Friday, December 21, 2012

Our 50th Annivrsary

     It hardly seems like 50 years and when I wonder where did the time go, I look at our children and grandchildren.  They mark the passage of time as surely as the rings on a tree trunk define its age.    

     A mutual friend introduced us and warned me that Edgar is a really nice guy but he is very shy and quiet.  My mother scoffed at that description.  She knew that a successful salesman could not be shy and quiet.  She was right.

     It's difficult, if not impossible, to rank our experiences over 50 years, and to include all the memorable ones.  We are proud parents of three successful, talented, and accomplished children and seven grandchildren who are finding themselves and searching for their identities while trying to carve out their position in life.

     We have met and so far conquered our medical misfortunes and each bout made us stronger, both as individuals, a couple, and a family.

     Once Edgar retired, we traveled and traveled and traveled - from Key West through the rest of Florida, to Washington DC, Virginia, and Maryland to New York and through most of New England.  From Puerto Rico to Montana and Yellowstone National Park, to Washington state, Oregon, and California, and to Alaska and Hawaii.

     Our second careers as photo journalists gained us interviews with usually silent people like Col. Norman Vaughn, to people who are in history books like Wally Hickel and Alexander Haig (both in Nixon's cabinet), members of the WWII 442nd/100, Tuskegee Airmen, and the Original Flying Tigers.

     We appeared on radio and TV from CNN in Hawaii to Philadelphia-area local TV and radio.  We sat down with governors and mayors, newspaper editors, TV and movie stars, hall of fame sports figures.  We even attended rehearsals of the Pro Bowl cheerleaders and local cheerleaders too.

     We produced music festivals in Montana and Washington state, attended concerts, music festivals, rock and roll gigs, ballets, operas.  The city didn't matter, only the music.  And dramas, comedies, and musicals in theaters.  Among the plays we saw "Love Letters" three different times over the years, in three different venues.

     We won prizes for journalism and photography, appeared on Baywatch Hawaii and were guest lecturers in high school journalism classes.  I wrote and published four crime novels that take place in Hawaii.  Robert Wagner said that they would have been perfect for "Hart to Hart" if it hadn't been canceled.

     We survived today's "end of the world prophecy" and can't wait to see what our next adventures will be.

Friday, December 7, 2012

Chanukah Gelt - American Style

     Tomorrow night, Saturday December 8, is the first night of the 8 day holiday of Chanukah.  Among the many traditions is distributing money, called Chanukah gelt, to children.  I've tried to find the origin of this custom, but to no avail.  Anyway, when the candy makers caught wind of this money-gifting, they made chocolate discs, shaped like coins, wrapped them ib gold or silver foil, and came up with their own version of Chanukah gelt.  It's fun, harmless, and delicious.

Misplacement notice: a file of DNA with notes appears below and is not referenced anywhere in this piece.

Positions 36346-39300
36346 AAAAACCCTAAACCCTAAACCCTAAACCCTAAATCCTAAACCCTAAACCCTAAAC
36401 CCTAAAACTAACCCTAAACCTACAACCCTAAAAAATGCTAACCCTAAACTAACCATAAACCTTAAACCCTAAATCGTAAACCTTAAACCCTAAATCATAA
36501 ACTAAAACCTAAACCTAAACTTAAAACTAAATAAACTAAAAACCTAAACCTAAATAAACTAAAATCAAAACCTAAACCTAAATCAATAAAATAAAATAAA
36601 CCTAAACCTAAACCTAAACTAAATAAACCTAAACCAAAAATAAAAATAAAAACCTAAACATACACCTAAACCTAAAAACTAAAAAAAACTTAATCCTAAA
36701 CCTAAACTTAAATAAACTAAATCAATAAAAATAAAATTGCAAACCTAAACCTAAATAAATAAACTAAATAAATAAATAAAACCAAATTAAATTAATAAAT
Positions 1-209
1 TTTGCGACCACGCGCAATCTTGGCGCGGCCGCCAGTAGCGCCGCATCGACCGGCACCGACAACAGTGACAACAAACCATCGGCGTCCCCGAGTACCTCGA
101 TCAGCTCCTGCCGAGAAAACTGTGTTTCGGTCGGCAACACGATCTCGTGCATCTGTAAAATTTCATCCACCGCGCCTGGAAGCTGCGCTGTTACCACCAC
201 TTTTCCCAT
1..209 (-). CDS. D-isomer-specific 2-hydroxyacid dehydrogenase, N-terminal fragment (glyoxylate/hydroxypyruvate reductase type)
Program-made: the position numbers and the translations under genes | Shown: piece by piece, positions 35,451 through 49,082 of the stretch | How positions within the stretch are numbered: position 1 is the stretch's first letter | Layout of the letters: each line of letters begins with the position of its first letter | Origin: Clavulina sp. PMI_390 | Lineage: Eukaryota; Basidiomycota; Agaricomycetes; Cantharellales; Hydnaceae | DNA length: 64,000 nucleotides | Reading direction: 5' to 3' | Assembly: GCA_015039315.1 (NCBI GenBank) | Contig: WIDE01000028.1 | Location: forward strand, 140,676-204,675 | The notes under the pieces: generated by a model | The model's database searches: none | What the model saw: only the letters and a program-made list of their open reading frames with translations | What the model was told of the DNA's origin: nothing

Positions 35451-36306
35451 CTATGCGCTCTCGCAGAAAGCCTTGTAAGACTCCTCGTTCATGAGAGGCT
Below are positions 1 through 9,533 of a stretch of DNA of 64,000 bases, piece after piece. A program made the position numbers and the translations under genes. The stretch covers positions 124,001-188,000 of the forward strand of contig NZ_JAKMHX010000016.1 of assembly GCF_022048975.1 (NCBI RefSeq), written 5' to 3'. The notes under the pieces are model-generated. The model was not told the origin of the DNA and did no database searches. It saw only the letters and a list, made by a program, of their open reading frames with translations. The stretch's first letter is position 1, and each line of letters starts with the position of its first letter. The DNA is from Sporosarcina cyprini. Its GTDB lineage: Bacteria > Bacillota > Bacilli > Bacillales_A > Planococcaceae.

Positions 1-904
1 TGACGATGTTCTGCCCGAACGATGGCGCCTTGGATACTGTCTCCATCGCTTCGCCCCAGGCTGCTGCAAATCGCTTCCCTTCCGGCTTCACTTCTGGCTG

Now, let's go back in time, to when our children started kindergarten.  The creative teachers tried to engage their young students with holiday stories.  And as the year progressed, they went from Halloween, through Thanksgiving, Christmas, Valentine's Day, St. Patrick's Day, May Day, and Mothers Day.  For each holiday, the kindergarten teachers tried to dress the part and decorate the room appropriately.

     One year, at St. Patrick's Day, the teacher dressed all in green and explained the legend.  Our child was so excited when he came home - "Mom, do you know what the leprechaun gives the good girls and boys on St. Patrick's Day?" and, without waiting for an answer, he opened his hand to show the gold foil wrapped chocolate candy and said "Chanukah Gelt."

Thursday, December 6, 2012

Lower Merion's Winter Concert 1

     We enjoyed a wonderful evening on Tuesday night, December 4th at Lower Merion High School.  The music department presented the first of two winter concerts.  This included the freshman chorus, the choir, the jazz band, and the community sing along of the Hallelujah Chorus.  I participated in the sing along even though when I was at Lower Merion, I played the cello for this event.

     We remember the seemingly interminable concerts when our children participated but this evening was enjoyable and not too long.  Perhaps that was because our grandson performed in his first of these concerts. The chorus and choir sang in tune, in harmony, and in rhythm even when there was no accompaniment.  I have sensitive backs of legs that hurt when notes are out of tune - there was not one pain, not even a twinge of pain.  And the jazz band generated such enthusiasm that we felt like getting up and dancing.  Felt like it.  Didn't do it.

     In the audience was our favorite teacher of all time - Dr. Herman Giersch.  He applauded with gusto, stood up first for the standing ovation, and was enthusiastic when it came to singing the Hallelujah Chorus.  He insisted on climbing up the risers to stand with the basses.  He was my teacher, and my childrens' teacher.  He looked just about the same as he did when he was my teacher in 4th grade at Bala School in 1948.  His handshake is as firm and strong as ever.  And his memories of his students appears to be as fresh as when he first taught them.  My children were lucky.  They too had Herman Giersch as a teacher.  He is truly a Lower Merion treasure.